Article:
What is Undifferentiated Cell?

Meaning of Undifferentiated Cell

The undifferentiated cell consists of a cell that does not yet have a biological function, since it does not yet express the characteristic proteins of a tissue. Cells with less differentiation, that is, with less gene expression, are present in the embryo.

However, in the regeneration lines of some tissues, such as blood tissue, there are cells with small degrees of differentiation, but larger than the embryonic ones, which are renewed at all times.

The functions that cells can perform in an organism are determined during the process of cell differentiation, that is, an undifferentiated cell is one that has not yet shown phenotypic characteristics of a specific cell type, so it has great potential to originate any cell type. body, provided that it receives the chemical stimulus for the production of specific proteins.

Undifferentiated cells are also called stem cells.

The term “stem cell” refers to precursor cells that have the capacity for unlimited differentiation and self-renewal, and can give rise to a variety of tissue types. In addition, stem cells can be programmed to carry out specific functions since they do not have a specialization.

What makes one cell different from another in the same organism?

All the cells of an individual have the same genetic material, called the genome, and in that material is found the code to produce the complete characteristics of the whole organism.

When cells have not yet differentiated into a specific type, it is because they have not yet expressed most of the genes for the proteins characteristic of their lineage.

But when they start the cell differentiation process, some genes will be expressed and others will be silenced. Thus, it is possible to produce differential characteristics in each tissue of the body.


See the following example: the genes for the production of the protein keratin are present in the genome of all cells in the body, however its production will not occur in blood cells, liver (hepatocytes) or even cells of the intestine (enterocytes), for example.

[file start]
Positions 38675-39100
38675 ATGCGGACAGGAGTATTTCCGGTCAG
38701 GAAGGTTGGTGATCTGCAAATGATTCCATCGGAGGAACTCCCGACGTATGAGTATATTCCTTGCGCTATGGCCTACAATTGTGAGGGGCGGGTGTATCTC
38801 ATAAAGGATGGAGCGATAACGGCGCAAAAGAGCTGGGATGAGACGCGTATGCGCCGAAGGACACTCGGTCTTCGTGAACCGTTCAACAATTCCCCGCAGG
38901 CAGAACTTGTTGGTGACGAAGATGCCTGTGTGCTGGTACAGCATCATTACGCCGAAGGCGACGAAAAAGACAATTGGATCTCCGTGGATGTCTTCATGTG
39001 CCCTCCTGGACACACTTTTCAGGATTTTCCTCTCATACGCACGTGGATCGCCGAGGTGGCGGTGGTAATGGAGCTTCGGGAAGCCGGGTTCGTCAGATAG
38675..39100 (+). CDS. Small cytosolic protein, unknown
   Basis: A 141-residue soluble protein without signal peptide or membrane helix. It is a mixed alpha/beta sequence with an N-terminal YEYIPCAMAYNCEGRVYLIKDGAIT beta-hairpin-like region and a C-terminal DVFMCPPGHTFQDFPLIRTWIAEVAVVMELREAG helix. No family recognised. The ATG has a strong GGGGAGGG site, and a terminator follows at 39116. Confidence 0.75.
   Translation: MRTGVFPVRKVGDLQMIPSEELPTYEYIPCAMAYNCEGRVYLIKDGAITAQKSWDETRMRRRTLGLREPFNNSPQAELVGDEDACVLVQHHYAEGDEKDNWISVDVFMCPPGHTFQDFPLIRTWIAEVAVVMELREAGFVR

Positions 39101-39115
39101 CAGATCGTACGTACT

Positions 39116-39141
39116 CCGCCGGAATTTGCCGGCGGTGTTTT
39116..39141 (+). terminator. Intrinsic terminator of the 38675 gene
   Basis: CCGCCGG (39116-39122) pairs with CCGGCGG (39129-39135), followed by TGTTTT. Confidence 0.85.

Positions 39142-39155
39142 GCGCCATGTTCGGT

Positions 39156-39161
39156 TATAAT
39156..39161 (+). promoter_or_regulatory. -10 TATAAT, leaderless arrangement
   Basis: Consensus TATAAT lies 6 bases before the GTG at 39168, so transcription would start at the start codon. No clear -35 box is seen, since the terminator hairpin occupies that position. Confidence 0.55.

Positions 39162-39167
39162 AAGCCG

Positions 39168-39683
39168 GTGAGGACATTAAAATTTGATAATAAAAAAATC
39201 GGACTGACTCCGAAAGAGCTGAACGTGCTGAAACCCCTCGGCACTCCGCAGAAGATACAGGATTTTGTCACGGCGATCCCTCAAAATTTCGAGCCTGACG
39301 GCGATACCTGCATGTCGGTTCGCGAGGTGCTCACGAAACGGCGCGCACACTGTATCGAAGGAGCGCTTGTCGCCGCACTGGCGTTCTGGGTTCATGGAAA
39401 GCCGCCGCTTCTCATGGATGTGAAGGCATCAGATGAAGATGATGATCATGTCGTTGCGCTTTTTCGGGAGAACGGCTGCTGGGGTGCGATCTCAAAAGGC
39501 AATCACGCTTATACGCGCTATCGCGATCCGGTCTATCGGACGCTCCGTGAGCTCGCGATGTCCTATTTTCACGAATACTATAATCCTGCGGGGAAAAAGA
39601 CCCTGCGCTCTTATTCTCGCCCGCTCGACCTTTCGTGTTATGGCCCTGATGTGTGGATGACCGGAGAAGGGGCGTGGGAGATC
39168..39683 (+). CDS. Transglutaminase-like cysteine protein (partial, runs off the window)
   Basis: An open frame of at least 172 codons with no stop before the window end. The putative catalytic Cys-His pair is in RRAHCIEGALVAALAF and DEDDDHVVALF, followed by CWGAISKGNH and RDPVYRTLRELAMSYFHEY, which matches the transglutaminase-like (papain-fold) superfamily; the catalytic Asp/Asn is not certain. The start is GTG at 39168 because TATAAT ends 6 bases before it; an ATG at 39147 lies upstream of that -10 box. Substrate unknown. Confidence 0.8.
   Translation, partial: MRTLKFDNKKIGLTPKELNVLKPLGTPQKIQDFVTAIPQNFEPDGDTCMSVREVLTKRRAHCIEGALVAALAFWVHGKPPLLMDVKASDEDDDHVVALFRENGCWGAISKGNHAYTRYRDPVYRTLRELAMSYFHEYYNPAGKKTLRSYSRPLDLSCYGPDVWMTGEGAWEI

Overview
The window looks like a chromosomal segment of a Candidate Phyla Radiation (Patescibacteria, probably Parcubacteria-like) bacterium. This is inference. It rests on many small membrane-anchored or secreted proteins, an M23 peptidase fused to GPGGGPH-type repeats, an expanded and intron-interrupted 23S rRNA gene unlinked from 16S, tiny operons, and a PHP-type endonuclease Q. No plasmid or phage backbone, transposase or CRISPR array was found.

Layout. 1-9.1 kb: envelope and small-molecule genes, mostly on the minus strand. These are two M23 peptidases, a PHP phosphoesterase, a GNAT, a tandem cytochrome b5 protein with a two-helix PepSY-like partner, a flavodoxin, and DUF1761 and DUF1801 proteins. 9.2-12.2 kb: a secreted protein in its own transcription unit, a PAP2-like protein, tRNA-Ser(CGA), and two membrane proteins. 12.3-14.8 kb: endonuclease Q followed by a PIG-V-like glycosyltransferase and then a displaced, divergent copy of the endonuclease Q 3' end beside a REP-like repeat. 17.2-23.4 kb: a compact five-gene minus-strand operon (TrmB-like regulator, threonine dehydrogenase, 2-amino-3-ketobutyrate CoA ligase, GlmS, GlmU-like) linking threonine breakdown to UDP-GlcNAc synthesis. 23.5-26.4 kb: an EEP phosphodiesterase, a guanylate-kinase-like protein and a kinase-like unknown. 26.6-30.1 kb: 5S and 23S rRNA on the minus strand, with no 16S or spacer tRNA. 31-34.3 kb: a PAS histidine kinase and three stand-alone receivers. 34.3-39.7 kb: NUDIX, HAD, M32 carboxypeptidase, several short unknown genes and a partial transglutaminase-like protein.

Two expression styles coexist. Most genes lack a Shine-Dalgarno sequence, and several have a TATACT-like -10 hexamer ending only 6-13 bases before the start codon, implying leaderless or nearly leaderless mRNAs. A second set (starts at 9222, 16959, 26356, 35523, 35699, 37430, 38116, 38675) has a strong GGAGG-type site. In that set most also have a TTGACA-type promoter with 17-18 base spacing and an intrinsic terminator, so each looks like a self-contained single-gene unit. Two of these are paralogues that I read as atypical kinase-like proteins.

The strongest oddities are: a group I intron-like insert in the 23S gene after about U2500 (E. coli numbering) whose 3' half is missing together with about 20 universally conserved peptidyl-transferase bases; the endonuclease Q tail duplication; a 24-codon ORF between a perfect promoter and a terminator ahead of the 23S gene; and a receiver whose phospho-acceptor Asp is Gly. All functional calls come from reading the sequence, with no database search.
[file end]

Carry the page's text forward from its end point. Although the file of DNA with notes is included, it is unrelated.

But, in the epidermis, this protein will be produced through the expression of these genes, causing protection and waterproofing of this tissue.

This production of proteins or differential activation of genes in the different tissues of the organism is stimulated by growth factors, produced in the embryo and in adult tissues. Such factors are responsible for “turning on” or silencing genes and are characteristic of each cell line.

Undifferentiated Cells vs Stem Cells

Stem cells are classified as totipotent, pluripotent, multipotent, and unipotent, considering the difference between their levels of plasticity, how many different pathways they can follow, and what tissue they can contribute to.

However, totipotent stem cells are the most undifferentiated cells, so they give rise to the embryo and can differentiate into any cell in the body. They correspond to the zygote until the end of the morula.

They have the potential to give rise to both the cells of the embryo and those of the extraembryonic valve, which will form the placenta and other junctions. However, these cells are transient and disappear a few days after fertilization.

Successively, the pluripotent stem cells form the embryoblast into the blastocyst.

They give rise to the cells of the embryo, but are not capable of giving rise to embryonic junctions. The multipotent ones constitute the three germinal leaflets (ectoderm, mesoderm and endoderm), which, each one of them already has a phenotypic determination that will originate a group of own tissues and organs, for example, the ectoderm will form the skin, the nervous system, the mesoderm, the musculoskeletal system and endoderm, the digestive and respiratory organs.

Finally, the unipotent cells form the group for the development of specific tissues, such as blood stem cells from the bone marrow, which will give rise to myeloid and lymphoid stem cells and their derivatives, and those responsible for tissue renewal, such as cells of the basal layer of the epidermis.

Thus, it is possible to consider the ovule or zygote and the cells of the morula stage, the first cells of an embryo, as completely undifferentiated cells, since they do not yet express any specific protein of any tissue.

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